Prevent Medical Errors
What Are Medical Errors?
Medical errors are mistakes in health care that could have been prevented. They can occur in hospitals, clinics, surgery centers, doctors' offices, nursing homes, pharmacies, and your home. Errors can involve medicines, surgery, diagnosis, home treatment, equipment, or lab reports. They are often caused by a lack of good communication. Medical errors may result in injury or death.
Some examples of medical errors are:
- Having surgery done on the wrong area of the body.
- Getting the wrong meal while in the hospital, such as a regular meal when you need a salt-free meal.
- Getting the wrong medicine or the wrong dose of medicine.
- Getting a diagnosis or lab test that is not correct.
- Not knowing what doctor instructions mean and doing the wrong thing.
- Having a piece of medical equipment fail or not work the right way.
What You Can Do to Prevent Medical Errors
The best thing you can do to prevent medical errors is to be involved in your health care. Learn and know about your health problem, medicine, and treatment as best you can and take part in making all decisions about your care. Talk to everyone who is involved in your health care. This includes your doctors, other health professionals, family, and friends.
Before you agree to a medicine, treatment plan, surgery, or lifestyle change, such as changing what you eat, be sure you understand it. Always ask if you are not clear on what, how, or why.
The following steps can help you prevent medical errors:
- Speak up if you have questions or concerns. You have a right to question anyone who is involved with your care. This is easier if you have a doctor you feel comfortable with.
- Make sure that someone, such as your personal doctor, is in charge of your care. This is especially important if you have many health problems or are in a hospital.
- Make sure that all health professionals involved in your care have health information about you. Don't assume that everyone knows everything they need to know.
- Ask a family member or friend to be there for you. Take someone along with you to a doctor's visit or to the hospital. Make sure this person will speak up for you and get things done if you're not able to help yourself. Even if you don't need help now, you might need it later. Make sure this person knows your wishes for your care.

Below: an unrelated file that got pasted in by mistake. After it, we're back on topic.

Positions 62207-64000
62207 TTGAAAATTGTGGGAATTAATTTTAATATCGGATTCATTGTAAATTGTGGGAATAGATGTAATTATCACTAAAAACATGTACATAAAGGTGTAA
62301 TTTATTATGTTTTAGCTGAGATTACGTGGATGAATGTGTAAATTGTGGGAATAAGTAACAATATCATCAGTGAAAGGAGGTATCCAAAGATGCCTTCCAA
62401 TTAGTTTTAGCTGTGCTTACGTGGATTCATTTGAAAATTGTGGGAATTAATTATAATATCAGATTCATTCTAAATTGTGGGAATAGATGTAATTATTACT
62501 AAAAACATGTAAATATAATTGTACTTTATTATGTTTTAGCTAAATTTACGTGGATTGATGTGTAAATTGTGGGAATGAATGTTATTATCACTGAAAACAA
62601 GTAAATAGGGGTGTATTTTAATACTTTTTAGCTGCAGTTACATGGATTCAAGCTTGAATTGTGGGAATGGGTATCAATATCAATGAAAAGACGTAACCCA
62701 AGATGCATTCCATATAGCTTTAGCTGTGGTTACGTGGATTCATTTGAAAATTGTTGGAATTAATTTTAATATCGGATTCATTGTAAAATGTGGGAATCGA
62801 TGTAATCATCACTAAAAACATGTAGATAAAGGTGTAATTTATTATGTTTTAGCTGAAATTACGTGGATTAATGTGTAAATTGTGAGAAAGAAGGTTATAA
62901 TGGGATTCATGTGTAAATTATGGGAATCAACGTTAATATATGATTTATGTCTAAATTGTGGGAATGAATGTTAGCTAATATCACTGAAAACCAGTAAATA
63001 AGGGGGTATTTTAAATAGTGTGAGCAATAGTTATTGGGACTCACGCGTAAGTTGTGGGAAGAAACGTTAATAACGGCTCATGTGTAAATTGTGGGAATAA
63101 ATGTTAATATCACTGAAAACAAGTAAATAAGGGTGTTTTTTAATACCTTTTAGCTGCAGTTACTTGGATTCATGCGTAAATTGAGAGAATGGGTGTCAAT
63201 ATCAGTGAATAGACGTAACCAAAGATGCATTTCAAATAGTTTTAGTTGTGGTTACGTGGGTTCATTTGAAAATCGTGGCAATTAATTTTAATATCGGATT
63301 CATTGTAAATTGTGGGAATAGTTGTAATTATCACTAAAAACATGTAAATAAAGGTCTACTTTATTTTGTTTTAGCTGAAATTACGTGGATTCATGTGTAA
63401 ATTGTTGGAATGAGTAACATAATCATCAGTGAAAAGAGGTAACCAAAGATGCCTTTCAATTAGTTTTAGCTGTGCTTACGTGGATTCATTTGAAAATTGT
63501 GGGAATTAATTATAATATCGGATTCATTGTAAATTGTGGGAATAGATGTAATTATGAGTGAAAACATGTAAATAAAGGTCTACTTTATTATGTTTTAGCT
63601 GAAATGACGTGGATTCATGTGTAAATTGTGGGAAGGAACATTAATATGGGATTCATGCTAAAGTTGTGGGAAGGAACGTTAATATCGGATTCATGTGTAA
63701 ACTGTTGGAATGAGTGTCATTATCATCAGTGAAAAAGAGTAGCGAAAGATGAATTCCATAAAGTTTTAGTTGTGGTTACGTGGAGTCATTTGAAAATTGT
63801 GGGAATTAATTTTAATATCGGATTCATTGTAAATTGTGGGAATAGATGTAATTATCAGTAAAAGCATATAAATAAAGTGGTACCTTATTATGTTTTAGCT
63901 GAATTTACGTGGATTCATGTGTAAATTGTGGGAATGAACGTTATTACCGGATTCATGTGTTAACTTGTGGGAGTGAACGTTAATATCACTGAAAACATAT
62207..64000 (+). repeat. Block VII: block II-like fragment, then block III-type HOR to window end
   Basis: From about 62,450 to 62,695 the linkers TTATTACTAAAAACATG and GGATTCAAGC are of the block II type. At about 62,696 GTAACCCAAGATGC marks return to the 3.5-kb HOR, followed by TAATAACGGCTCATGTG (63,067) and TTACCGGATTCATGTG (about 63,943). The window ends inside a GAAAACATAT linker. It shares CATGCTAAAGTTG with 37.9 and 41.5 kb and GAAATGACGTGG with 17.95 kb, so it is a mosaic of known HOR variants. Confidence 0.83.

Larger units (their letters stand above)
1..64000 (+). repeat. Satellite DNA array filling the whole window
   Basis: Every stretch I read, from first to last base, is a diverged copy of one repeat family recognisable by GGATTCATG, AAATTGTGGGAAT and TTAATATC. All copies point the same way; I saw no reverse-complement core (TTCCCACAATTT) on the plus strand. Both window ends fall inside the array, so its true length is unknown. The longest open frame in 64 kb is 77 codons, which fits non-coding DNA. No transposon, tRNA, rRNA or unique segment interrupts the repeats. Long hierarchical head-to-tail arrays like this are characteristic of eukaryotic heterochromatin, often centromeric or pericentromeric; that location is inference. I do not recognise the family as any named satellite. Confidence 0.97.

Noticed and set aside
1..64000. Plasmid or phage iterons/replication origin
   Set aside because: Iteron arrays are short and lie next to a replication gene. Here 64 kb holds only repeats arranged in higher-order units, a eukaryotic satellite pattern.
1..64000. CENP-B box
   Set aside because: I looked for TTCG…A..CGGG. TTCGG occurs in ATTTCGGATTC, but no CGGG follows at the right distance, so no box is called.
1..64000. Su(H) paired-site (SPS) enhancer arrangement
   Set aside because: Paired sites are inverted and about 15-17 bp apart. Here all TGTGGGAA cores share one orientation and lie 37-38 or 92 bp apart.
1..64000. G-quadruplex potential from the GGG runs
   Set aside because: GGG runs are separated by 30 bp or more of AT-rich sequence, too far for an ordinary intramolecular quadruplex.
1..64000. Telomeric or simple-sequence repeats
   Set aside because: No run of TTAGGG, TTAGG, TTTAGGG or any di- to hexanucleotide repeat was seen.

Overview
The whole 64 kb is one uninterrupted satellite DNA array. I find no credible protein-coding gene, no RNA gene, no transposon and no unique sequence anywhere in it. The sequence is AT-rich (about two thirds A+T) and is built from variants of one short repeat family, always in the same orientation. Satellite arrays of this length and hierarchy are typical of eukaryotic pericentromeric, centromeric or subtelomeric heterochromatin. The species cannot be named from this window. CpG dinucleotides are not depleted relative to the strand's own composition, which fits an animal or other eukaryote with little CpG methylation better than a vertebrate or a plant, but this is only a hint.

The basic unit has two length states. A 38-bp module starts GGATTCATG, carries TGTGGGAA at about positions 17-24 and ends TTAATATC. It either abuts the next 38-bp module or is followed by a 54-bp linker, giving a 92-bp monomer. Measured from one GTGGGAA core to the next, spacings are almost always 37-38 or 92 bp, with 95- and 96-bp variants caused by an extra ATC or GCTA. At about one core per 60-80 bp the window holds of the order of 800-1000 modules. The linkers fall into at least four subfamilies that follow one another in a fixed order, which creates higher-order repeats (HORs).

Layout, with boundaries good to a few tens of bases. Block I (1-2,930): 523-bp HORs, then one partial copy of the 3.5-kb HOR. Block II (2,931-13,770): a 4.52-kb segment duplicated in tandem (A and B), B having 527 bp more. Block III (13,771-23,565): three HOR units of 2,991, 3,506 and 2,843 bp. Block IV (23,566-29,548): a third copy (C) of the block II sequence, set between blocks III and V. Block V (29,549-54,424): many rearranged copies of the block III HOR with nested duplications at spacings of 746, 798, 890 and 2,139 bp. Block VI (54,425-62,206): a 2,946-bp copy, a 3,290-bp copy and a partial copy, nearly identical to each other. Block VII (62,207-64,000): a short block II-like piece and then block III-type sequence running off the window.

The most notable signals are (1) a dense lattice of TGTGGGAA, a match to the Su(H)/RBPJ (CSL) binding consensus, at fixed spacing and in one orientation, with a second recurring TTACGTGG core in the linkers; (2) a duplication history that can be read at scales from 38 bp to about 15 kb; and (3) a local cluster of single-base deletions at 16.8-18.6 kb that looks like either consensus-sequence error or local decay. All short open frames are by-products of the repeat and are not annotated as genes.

- Know that "more" is not always "better." Find out why a test or treatment is needed and how it can help you. You might be better off without it.
- If you have a test, don't assume that no news is good news. Ask when and how you will get the results of tests or procedures. If you don't get them when you expect to, don't assume that the results are fine. Call your doctor and ask for the results and what they mean for your health and treatment.
- Learn about your condition and treatment. Ask your doctors if your treatment is based on the latest evidence. You can find treatment recommendations based on the latest evidence at www.guideline.gov. Other good places to learn about your condition and treatment include your local library, respected Web sites, and support groups.
There are places you can check to see how your health care is rated. Here are a few of them:
- Hospital Compare, U.S. Department of Health & Human Services: www.hospitalcompare.hhs.gov
- The Joint Commission: www.qualitycheck.org
- Consumer Health Ratings: www.consumerhealthratings.com
Prevent Errors with Medicines
How to use medicines can be confusing, especially if you are using a lot of medicines. You need to keep track of when and how to take them, and prescriptions and labels are not always easy to understand. So it's easy for an error with medicine to happen.
What to tell your doctor
- Tell your doctor and other health professionals about all the medicines you are taking. This includes prescription and over-the-counter medicines as well as supplements such as vitamins and herbs. You can give your doctor a master list of medicines(What is a PDF document?). Or you can put all your medicines, supplements, and vitamins in a bag and take them with you when you see your doctor.
- Tell your doctor about any drug allergies or other reactions to medicine you have. If you have an adverse reaction to some medicines, your doctor can help you find another one or change the dose. This can help you avoid getting a medicine that might harm you.
- Stay in touch with your doctor if you are taking pain medicine. Your doctor needs to know how well your pain medicine is working. If your pain medicine is not working, don't take it more often or in a larger dose. Talk to your doctor first.
- Tell your doctor about side effects that are severe or unexpected. Don't just try to live with the side effects. Your doctor may be able to change the medicine or change how much you take to help with side effects.
What to ask your doctor or pharmacist
- What do you mean? If you don't know why you're taking a medicine or how to take it, ask. Not knowing how to follow instructions can cause errors with medicine.